The first is their sense that the ‘powers that be’ are against them. Even once he’d risen to the Presidency, Nixon harboured a lifelong grievance against the liberal intelligentsia. To listen to Nixon’s recordings of his oval office deliberations is to discover a man frequently engaging in talk more akin to that of conspiracy theorist.

Trump, who has continually felt ostracized from Manhattan society, is cut from the same cloth. His suggestion that the election would be ‘rigged’ against him is likely to foreshadow similar acts of paranoia once in office.

Likewise, the two men share a willingness to set aside support for democracy as a focus of US foreign policy. In the minds of both, politics is a dirty sport, in which cutting deals is the only surefire way to come out ahead. Look for Trump and his team to adopt Nixon’s outreach to China as their playbook for approaching Russia.

An Eisenhower Republican:

Few would compare Trump to Dwight Eisenhower, the calm and internationalist commander of the D-Day landings at Normandy. Yet it is worth remembering that in the early 1950s, having been out of power for two decades, the Republican Party at large was still committed to repealing most of the New Deal programs pioneered by Franklin Roosevelt.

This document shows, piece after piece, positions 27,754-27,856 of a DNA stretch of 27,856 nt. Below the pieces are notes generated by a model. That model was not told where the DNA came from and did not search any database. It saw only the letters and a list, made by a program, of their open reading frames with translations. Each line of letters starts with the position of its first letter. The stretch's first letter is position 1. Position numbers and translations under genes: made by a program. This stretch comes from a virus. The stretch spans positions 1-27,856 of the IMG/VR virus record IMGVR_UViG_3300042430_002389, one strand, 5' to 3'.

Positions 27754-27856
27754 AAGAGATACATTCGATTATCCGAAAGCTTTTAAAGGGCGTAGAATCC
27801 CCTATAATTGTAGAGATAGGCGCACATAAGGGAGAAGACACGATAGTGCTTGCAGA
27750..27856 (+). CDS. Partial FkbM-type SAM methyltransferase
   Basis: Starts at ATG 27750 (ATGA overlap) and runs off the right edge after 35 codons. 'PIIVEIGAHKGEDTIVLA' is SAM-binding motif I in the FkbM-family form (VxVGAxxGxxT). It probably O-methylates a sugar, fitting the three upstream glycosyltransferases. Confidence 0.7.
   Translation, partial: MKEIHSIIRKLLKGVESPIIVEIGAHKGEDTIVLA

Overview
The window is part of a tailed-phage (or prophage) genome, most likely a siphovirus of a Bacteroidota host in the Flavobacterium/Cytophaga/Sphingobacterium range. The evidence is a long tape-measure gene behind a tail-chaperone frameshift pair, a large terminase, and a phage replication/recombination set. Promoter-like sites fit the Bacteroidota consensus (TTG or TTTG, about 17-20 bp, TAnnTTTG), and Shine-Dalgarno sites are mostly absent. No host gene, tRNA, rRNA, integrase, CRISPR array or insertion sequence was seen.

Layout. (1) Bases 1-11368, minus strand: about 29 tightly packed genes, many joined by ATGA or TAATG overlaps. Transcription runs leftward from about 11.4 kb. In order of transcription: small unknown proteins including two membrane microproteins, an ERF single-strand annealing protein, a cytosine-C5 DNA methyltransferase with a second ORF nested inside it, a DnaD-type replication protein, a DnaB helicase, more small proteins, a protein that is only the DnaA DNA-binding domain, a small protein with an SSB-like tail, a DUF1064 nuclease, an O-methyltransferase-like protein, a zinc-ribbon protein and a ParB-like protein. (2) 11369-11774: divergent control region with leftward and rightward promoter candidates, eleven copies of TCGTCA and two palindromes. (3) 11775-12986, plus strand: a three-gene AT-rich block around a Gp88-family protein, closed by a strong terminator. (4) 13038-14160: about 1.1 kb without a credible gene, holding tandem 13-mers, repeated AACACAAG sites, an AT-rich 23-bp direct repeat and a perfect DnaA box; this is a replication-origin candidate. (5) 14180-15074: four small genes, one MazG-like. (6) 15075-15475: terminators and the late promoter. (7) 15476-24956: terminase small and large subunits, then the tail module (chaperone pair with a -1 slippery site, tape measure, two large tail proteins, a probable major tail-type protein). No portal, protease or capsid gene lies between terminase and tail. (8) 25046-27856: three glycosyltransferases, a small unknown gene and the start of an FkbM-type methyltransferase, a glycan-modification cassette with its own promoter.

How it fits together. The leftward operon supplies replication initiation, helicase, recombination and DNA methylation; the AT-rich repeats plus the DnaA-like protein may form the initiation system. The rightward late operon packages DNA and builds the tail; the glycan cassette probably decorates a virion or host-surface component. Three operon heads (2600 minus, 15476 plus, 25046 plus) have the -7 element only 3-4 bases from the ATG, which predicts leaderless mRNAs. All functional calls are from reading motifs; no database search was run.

Eisenhower’s decision to seek the 1952 nomination led to a fight – pitting moderation against the small-government reactionaries arrayed around Robert Taft. Just as it took Tony Blair to consolidate the reforms of Margaret Thatcher, so it took Eisenhower to consolidate the welfare state enlargements of his Democratic predecessors.

In Trump, the Republicans have nominated a man who is, on a whole host of issues, more moderate than they are. Its hard to imagine many other Republican holding a pride flag, vowing to protect Social Security, or moving to defend the insurance afforded to lower-income Americans by Obamacare.

So, as was true under Eisenhower, don’t expect wholesale conservative policy change in Washington.

Trump the populist, Trump the belligerent, Trump the paranoid, and Trump the moderate. Whatever the next four years holds, America has seen it all before.